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Re: Fedora QA ? - Re: What Fedora makes sucking for me - or why I am NOT Fedora



On Fri, 2008-12-12 at 13:38 +0100, Michael Schwendt wrote:
> On Fri, 12 Dec 2008 12:20:07 +0100, Ralf wrote:
> 
> > > > BTW: IMO this raises the next questions: Why don't successful koji
> > > > builds not automatically land in testing?
> > > 
> > > A build being successful does not imply that it is ready for release.
> > > It could still do something wrong [in the .spec, at run-time, ...].
> > 
> > Right, but ...
> > > Automatic pushes to updates-testing would only lead to cases where
> > > somebody forgets to withdraw a build and also forgets to enter release
> > > notes.
> > 
> > Pushing packages to "stable" still requires approval by a human
> > (normally the maintainer).
> 
> The problem Fedora has is that updates-testing is not popular enough.
> It is counter-productive to flood that repo with builds automatically,
Then make sure that only one version at of a package (with NEVR >
version in stable) is inside. Could likely be automated without much
effort.

> without somebody raising a green flag and declaring a build as an update.
> 
> A compromise would be to make this optional via a pkg cvs make target with
> bodhi-client (see "make update"), but without the need to fill in forms.
> The update could still be edited inside bodhi web.
> 
> > => Without this karma crap, this, so far mere bureaucratic step can be
> > avoided.
> 
> It's not "karma crap", but some +1 voters have shown more than once that
> they haven't tested packages painstakingly.
> The possibility to vote -1 and leave a comment is quite good actually,
> because this feedback is tied directly to the actual update request.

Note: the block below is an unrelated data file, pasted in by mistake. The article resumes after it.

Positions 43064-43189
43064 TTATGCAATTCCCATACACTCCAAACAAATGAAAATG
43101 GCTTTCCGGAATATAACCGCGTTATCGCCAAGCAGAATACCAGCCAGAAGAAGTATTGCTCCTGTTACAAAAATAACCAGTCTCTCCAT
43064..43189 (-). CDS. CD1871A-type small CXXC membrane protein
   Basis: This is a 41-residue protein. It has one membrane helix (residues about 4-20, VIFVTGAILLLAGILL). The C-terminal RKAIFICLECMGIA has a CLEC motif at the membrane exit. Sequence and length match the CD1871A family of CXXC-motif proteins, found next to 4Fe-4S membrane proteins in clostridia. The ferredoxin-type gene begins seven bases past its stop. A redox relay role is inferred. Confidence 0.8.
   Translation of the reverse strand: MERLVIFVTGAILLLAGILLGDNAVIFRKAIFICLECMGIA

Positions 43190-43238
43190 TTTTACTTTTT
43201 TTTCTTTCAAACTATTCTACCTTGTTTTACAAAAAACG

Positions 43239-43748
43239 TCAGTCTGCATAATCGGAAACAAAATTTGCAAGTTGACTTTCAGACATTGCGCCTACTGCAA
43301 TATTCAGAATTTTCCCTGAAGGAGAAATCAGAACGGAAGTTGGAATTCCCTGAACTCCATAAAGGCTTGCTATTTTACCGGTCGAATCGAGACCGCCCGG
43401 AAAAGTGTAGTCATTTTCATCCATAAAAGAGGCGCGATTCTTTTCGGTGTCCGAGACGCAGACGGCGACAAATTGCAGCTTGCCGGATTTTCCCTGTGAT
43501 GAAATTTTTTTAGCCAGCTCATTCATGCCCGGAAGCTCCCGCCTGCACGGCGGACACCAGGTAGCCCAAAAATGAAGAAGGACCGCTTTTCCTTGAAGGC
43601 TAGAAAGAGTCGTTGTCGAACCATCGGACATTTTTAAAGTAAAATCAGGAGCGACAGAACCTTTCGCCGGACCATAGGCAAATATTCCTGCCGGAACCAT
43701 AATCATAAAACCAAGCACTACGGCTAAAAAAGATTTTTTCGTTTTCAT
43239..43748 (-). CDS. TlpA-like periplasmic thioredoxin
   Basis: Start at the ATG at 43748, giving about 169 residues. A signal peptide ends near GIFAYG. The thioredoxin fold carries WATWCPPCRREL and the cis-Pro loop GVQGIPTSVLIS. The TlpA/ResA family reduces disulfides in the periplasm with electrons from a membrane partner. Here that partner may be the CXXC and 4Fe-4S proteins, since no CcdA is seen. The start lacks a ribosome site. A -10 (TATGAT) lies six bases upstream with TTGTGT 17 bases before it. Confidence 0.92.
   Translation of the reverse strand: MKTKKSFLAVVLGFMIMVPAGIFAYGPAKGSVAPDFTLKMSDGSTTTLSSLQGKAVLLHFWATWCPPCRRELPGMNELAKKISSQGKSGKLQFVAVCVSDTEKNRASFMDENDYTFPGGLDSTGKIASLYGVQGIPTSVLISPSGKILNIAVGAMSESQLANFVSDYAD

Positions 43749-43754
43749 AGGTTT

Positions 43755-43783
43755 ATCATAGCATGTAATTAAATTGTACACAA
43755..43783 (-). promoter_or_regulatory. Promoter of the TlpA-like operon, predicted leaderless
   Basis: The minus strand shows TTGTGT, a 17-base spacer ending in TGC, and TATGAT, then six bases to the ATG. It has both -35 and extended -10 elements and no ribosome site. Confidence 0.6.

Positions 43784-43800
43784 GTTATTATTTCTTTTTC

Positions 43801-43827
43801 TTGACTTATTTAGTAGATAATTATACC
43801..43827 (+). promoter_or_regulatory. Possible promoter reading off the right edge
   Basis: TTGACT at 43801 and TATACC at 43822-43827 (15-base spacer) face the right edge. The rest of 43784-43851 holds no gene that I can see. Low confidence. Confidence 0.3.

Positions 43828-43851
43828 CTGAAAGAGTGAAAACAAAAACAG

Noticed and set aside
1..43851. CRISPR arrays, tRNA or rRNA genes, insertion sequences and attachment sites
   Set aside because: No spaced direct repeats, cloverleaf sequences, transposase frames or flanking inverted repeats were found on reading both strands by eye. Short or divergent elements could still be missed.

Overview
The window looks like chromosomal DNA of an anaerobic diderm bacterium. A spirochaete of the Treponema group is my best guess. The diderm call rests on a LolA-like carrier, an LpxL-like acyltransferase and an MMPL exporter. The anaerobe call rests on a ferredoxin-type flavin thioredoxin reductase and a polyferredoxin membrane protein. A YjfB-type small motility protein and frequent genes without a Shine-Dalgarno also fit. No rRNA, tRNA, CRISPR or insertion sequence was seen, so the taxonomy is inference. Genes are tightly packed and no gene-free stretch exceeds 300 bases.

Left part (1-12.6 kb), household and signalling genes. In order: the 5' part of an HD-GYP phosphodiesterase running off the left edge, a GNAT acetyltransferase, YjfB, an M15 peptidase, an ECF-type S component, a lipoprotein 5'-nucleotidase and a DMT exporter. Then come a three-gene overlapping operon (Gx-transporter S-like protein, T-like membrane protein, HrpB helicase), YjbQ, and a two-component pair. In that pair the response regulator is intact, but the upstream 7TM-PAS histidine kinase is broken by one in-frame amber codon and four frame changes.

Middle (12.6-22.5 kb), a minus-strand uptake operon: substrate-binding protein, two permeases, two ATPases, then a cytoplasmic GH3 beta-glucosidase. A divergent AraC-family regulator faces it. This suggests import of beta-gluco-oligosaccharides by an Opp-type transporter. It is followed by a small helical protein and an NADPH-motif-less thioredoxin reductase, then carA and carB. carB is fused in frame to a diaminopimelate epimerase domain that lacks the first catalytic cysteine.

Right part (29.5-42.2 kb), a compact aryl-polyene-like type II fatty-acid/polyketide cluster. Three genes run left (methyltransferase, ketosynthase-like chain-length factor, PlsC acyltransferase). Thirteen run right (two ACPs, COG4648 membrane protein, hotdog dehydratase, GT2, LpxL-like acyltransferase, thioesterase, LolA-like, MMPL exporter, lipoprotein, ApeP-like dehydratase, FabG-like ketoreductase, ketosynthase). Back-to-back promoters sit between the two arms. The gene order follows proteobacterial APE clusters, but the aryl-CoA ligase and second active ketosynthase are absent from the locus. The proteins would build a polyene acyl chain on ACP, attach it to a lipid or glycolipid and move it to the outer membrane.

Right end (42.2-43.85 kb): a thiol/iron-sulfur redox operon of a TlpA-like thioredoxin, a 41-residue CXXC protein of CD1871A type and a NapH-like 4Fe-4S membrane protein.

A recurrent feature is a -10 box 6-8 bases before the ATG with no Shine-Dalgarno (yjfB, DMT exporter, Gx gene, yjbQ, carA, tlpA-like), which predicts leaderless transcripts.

In almost all cases, updates

* address a specific problem, which typically is BZ'ed, with the
relevant tester audience listening to this BZ 
=> a vote in bodhi is redundant to feedback in bugzilla

or
* are "upstream updates" addressing unspecific issues ("Upstreams says
package fixes issue XYZ").
=> Nobody but the maintainer is waiting to test this update, hardly
anybody will have a test case.

or
* are package maintainers addressing so far unpublished issues
(maintainer often extensive use a package and are likely more familiar
with a package than many other users).
=> Nobody but the maintainer is waiting to test this update.

=> A vote in bodhi is mostly meaningless.


>  On
> the contrary, as we know, bugzilla spam overwhelmes the package
> maintainers.

True, but the bureaucracy introduced by bodhi and the testing repos is
much worse - As far as my packages are concerned, it's at least one
magitude (factor 10) higher - Truely nagging!


> Whenever someone says "Fedora is community-driven" I'd really like to see
> that it means "update pkg foo passed the testing done by a group of
> power-users" and not just "Fedora provides a system where a single package
> maintainer is free to unleash a pkg and burden the community with breakage".
> Not only do we need to give interested parts of the community the
> opportunity to contribute testing, we need to request it actively. "You
> want updates, then help with testing to make sure the stuff remains
> usable." Let it stay in updates-testing for several weeks, if need be.
> Six months pass so quickly, the next Fedora will be released soon
> enough if the community shows no interest in updating the older dist
> releases.
/me thinks you are mis-understanding what I am aiming at:

 I don't want to get rid of "testing", I want to get rid of the hidden
"package has been built but maintainer hasn't gotten around to push a
package to testing" package queue and the interactions with it.

It's the interactive step maintainers are required to perform in bodhi
to push a package to testing, which adding to this bureaucratic bloat
maintainers in Fedora are confronted with.


Ralf



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